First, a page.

But Bellec's incredibly fast-paced plot does not leave as much room for additional exposition and backstory exploration. It's also part of, I believe, the author's plan, to reveal a lot more about some key characters (the few who end up surviving the first installment) in future books. There is a lot of mystery and intrigue surrounding two characters in particular: who and what they really are, and what the limits of their capabilities are. I can't wait to find out more about them in future books.
To be clear, we have a large set of villains, heroes, and those whose motivations we are completely unsure of. There are multiple POVs, and at first, it's a lot to keep pace with, but as the story unfolds, it all becomes easier to follow.
The completely gruesome and appealing monsters will send chills down your spine, the plight of those facing them will make you terrified for them, and rest assured there will be gore splattering the pages. The shadowy figures, corporate assassins, those possessed of unique and undecipherable abilities, brave whistle-blowers and activists, law enforcement officials, completely unethical businessmen, make for a diversified and intriguing group of perspectives.
The pace is breakneck, and heart-pounding. Your skin will crawl at some of the imagery regarding the creatures, you will sweat with the built-up tension,, and you will be completely unable to extricate yourself from the compulsive narrative. If you want a plot-focused book that will keep you up at night, not only because it's so good, but because it will creep you out, this is your book.
Bellec is a freakishly talented writer, who fans of horror, sci-fi, and thrillers should definitely put on their radar, and "Pulse" was a great read! 4.75 stars!
I just finished Pulse, by B. A. Bellec, a Sci-Fi conspiracy thriller wrapped in a horror story wrapped in an enigma. Wonderful. A real ‘David and Goliath’ story about a small band of eco-vigilantes working to bring down a small part of a giant, above-the-law, profit-above-all corporation, The Pulse Corporation. Just like in Star Wars, the band is planning an attack that can’t possibly win, can’t possibly leave a mark. They do it anyway. I cheered. What could go wrong??? And we’re off. But things go so terribly wrong. I like reading books that are a creative mark off the traditional. Pulse was just that. The format was almost a mashup between a novel and a screenplay. It added to the overall feel and emotion of the book. I can’t give it a higher recommendation. Five stars for Bellec and for his creation, Pulse. Jeff Bailey, author of the conspiracy thriller Not On MY Watch.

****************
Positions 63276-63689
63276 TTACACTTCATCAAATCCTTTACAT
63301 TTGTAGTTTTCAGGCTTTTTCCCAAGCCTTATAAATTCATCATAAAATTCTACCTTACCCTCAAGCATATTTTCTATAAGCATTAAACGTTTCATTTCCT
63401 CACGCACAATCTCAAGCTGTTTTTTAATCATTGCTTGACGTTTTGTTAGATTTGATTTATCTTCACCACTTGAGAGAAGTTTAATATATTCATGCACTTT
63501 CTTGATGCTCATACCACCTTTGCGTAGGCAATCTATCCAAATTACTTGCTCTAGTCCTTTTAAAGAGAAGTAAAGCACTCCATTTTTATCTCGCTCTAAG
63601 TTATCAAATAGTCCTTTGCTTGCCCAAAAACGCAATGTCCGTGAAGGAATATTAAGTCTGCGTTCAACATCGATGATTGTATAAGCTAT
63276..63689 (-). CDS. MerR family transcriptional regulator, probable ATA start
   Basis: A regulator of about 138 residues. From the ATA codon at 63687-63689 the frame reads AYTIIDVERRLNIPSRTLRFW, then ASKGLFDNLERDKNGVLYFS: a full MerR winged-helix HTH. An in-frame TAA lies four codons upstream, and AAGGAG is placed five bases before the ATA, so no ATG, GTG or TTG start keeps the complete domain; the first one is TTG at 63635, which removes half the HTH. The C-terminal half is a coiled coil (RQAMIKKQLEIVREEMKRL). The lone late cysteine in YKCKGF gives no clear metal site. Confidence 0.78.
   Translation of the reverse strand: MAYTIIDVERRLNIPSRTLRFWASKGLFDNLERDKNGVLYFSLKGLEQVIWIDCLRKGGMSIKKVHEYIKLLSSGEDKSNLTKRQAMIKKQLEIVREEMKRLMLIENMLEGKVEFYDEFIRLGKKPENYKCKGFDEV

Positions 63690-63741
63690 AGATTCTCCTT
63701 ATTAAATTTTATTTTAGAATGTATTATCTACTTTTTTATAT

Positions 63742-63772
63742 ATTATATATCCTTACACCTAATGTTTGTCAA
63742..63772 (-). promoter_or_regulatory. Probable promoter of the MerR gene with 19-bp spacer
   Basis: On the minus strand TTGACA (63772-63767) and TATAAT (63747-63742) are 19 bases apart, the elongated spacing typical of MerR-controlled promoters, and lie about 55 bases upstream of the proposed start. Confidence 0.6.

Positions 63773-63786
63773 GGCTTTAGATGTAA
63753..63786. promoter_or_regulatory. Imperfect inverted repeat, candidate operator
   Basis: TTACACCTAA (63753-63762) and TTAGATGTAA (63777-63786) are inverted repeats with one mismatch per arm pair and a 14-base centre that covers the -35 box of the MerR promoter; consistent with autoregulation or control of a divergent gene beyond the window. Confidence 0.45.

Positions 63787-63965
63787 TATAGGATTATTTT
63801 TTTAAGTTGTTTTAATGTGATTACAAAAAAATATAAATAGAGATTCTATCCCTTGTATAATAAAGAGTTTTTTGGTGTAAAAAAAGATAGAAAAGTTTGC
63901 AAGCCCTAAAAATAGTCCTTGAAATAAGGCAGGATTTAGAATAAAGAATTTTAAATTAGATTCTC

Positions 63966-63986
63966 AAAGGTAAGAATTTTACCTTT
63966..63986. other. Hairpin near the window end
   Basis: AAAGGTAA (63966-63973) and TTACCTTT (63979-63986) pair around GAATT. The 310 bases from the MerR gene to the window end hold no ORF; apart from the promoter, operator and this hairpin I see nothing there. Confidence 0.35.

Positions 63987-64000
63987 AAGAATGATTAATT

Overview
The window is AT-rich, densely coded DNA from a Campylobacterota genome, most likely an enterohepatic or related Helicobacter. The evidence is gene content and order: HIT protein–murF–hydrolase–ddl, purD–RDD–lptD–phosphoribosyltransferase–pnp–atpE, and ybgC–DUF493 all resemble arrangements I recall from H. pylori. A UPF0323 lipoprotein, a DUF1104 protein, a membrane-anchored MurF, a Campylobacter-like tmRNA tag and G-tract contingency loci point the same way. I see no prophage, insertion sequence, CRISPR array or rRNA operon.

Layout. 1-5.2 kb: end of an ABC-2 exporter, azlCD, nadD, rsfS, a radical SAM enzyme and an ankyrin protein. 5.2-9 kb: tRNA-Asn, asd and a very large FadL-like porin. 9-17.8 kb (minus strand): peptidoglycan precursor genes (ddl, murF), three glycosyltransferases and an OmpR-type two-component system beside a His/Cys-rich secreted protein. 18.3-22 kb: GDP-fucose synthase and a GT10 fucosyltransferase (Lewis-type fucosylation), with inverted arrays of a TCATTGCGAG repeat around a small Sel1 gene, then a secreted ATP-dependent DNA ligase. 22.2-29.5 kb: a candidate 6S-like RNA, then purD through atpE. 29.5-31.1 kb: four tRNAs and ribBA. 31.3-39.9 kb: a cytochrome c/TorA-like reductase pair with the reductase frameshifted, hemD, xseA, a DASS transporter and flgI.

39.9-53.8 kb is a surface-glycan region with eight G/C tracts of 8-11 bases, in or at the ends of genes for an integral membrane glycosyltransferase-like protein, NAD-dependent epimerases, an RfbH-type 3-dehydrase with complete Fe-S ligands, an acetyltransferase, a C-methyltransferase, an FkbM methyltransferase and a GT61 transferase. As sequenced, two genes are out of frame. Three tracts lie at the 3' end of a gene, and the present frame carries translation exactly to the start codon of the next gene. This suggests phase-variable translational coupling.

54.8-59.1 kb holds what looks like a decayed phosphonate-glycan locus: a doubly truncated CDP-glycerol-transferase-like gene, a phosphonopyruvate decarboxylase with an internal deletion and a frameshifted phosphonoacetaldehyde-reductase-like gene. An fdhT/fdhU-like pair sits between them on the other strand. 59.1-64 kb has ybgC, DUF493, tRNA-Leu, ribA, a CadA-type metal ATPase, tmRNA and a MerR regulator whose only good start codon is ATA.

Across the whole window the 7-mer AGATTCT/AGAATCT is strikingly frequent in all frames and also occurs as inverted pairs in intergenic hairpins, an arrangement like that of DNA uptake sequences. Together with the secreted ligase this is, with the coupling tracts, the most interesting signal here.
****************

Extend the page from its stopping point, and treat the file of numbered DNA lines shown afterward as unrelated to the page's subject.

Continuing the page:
‘All great changes are preceded by chaos’ – Deepak Chopra. Welcome to Pulse!
Canadian author Bryan ‘B.A.’ Bellec has served in a career of Finance as a Certified Payroll Manager, and added to his creative powers by attending Lights Film School. He now writes (the rewarded SOMEONE’S STORY, a YA coming of age novel), has started a YouTube channel under the auspices of a grant from The Canada Council for the Arts, and now expands his impact with a dystopian horror novel – PULSE, the first volume of a projected series.
Matching the fascinating and disturbing saga is the author’s rather ingenious method of writing: this could easily be a script for a (likely very popular!) cinematic excursion. Opening with an email to one ‘eric@the_hunt_is_on.com’ we learn, ‘Pulse is soulless – wanting more without any thought given to the repercussions….’ The narrative then opens July 7, 2040 prior to the titular Festival, through the eyes of Pietro: ’From the top of the hill. Pietro looks down at the festival grounds though binoculars. Dozens of little white robot orbs whiz around, clearing out trees and putting finishing touches on the venue…A furless beast with wrinkled skin pale as milk towers above him, dripping slime everywhere and growling…It’s going to eat everyone attending PulseFest.’ In that manner every character is introduced, assuring the reader will be caught up in the nightmare that is evolving.